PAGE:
New pipelines for Kashagan to cost up to $3.6 bln
13 October 2014
The Kazakh Energy Ministry has put the cost of replacing corroded pipelines at Kashagan, already the world's most expensive oil project, at between $1.6 billion and $3.6 billion.
Production at the field, which lies in the Caspian Sea off Kazakhstan, started in September last year but was halted a few weeks later after the discovery of gas leaks in the $50 billion project's pipeline network.
Kashagan - Image: Eni
The field's oil is 4,200 metres below the seabed at very high pressure, and associated gas reaching the surface is mixed with some of the highest concentrations of toxic, metal-eating hydrogen sulphide (H2S) ever encountered.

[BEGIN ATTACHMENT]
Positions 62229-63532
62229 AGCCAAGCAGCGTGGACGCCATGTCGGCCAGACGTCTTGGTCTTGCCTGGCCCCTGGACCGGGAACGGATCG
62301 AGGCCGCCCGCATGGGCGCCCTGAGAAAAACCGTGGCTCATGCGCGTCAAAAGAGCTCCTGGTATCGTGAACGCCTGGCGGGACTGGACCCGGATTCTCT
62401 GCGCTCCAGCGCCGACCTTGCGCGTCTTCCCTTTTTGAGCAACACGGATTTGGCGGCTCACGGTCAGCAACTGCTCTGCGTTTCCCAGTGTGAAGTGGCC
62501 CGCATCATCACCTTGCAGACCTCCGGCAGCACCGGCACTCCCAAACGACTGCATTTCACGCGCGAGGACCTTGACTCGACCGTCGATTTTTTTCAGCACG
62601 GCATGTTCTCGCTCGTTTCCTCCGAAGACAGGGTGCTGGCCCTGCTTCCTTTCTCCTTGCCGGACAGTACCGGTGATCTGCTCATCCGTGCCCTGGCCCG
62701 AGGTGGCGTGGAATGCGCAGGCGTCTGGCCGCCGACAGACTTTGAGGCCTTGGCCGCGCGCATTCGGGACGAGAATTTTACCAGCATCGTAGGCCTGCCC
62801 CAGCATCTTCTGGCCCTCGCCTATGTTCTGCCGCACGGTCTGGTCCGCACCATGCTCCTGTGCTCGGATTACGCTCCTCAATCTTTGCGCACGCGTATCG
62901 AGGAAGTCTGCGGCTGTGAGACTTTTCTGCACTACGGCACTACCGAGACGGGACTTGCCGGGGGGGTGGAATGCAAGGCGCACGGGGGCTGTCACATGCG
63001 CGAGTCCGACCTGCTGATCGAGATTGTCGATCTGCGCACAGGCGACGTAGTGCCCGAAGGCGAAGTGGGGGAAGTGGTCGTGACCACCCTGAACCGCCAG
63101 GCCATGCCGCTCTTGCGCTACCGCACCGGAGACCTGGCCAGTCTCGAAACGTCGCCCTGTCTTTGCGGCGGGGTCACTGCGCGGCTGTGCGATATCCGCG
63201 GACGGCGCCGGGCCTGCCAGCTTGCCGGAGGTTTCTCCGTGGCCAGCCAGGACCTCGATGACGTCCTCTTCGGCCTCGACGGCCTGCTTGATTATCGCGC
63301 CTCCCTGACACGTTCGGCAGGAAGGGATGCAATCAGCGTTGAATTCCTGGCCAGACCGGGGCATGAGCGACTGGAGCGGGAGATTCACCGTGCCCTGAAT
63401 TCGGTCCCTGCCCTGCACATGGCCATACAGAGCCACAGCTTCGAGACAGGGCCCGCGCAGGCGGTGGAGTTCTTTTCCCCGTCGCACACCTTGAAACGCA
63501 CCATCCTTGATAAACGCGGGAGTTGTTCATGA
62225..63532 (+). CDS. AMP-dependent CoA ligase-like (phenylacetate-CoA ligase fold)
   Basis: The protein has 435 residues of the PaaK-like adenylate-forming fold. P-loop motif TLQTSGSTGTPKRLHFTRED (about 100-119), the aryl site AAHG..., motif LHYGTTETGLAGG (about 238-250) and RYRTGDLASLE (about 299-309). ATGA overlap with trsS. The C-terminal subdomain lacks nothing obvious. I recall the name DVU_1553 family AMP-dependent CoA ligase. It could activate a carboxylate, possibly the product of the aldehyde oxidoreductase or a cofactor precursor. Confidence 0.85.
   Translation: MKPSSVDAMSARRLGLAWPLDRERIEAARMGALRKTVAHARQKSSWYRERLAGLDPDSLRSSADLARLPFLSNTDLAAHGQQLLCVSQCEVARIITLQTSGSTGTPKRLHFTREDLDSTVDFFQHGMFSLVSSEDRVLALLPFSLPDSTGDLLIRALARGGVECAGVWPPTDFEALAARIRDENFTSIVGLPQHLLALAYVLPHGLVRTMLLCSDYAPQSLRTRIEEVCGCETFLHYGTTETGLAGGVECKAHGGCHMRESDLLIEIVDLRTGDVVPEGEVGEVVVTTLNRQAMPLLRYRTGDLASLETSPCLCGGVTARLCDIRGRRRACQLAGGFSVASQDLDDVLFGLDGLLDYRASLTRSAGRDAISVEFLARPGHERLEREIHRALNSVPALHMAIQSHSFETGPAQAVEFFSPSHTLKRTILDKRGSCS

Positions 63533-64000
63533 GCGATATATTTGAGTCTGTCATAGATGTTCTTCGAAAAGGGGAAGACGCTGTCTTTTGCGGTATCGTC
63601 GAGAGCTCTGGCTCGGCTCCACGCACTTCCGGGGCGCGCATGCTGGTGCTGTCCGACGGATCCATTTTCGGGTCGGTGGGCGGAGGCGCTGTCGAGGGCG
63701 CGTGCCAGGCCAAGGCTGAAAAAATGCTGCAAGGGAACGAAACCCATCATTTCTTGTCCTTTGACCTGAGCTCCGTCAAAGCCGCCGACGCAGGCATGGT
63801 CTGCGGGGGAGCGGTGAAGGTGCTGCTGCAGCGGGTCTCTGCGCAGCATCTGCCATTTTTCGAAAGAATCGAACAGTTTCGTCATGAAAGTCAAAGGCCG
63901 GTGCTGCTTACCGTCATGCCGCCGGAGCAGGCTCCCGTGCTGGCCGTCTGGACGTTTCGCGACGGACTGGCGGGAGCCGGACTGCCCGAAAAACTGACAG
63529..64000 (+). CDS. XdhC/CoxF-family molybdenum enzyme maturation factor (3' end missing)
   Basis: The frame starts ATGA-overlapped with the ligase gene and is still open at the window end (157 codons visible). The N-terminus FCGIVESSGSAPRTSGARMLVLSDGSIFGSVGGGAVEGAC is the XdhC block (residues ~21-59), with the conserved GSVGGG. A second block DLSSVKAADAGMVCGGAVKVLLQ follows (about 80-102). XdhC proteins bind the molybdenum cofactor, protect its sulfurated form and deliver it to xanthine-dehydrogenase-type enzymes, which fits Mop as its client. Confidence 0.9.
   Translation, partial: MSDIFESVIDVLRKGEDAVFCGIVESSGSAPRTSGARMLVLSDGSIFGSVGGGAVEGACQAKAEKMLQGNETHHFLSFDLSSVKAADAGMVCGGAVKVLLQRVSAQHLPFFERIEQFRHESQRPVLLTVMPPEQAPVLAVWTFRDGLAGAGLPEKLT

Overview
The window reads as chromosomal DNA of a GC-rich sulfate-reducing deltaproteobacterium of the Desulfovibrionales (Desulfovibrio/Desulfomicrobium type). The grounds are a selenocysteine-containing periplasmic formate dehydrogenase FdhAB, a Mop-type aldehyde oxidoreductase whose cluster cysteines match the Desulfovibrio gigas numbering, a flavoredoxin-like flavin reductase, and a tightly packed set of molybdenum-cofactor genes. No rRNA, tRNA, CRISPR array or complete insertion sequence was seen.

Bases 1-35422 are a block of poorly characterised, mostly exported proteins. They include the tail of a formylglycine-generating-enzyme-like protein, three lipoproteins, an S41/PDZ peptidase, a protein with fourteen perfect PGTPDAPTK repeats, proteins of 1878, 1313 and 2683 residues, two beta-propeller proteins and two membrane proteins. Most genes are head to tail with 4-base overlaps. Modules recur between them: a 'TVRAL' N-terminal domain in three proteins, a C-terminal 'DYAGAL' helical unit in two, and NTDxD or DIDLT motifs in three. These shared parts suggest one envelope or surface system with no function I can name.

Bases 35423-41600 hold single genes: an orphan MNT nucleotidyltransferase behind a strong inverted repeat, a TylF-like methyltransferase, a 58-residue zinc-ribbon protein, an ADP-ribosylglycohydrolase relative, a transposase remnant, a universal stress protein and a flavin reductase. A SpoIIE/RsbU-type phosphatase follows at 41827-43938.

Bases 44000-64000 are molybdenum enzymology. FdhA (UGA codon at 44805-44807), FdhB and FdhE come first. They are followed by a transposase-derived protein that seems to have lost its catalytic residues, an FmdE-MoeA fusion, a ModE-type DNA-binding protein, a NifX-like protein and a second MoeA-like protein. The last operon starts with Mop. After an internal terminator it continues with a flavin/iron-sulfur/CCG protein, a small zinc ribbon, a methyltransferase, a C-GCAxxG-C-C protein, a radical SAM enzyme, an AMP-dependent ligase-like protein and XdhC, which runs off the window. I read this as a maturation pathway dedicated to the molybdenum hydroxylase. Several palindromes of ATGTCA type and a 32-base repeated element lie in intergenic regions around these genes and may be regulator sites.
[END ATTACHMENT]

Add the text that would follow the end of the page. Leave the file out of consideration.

The multinational consortium developing Kashagan has identified stress cracking due to sulphur-laden gases as the cause of the pipeline issues at the oilfield. It will have to buy up to 200 km of new corrosion-resistant pipes to replace the entire network of the field's oil and gas pipelines, the ministry said.
The Financial Times quoted people familiar with the project as saying that the likely final cost of replacing the pipelines would be more than $3.6bn.
A delay in testing steel and welding is could postpone the consortium's plans to restart output at the field in the second half of 2016, it said. The consortium is in talks with Italian oil service group Saipem regarding the replacement of oil and gas pipelines at the oilfield, the ministry said.
The Kashagan consortium includes Eni, Exxon Mobil , Royal Dutch Shell, Total, China's CNPC, Japan's Inpex and Kazakh state-run company KazMunaiGas.
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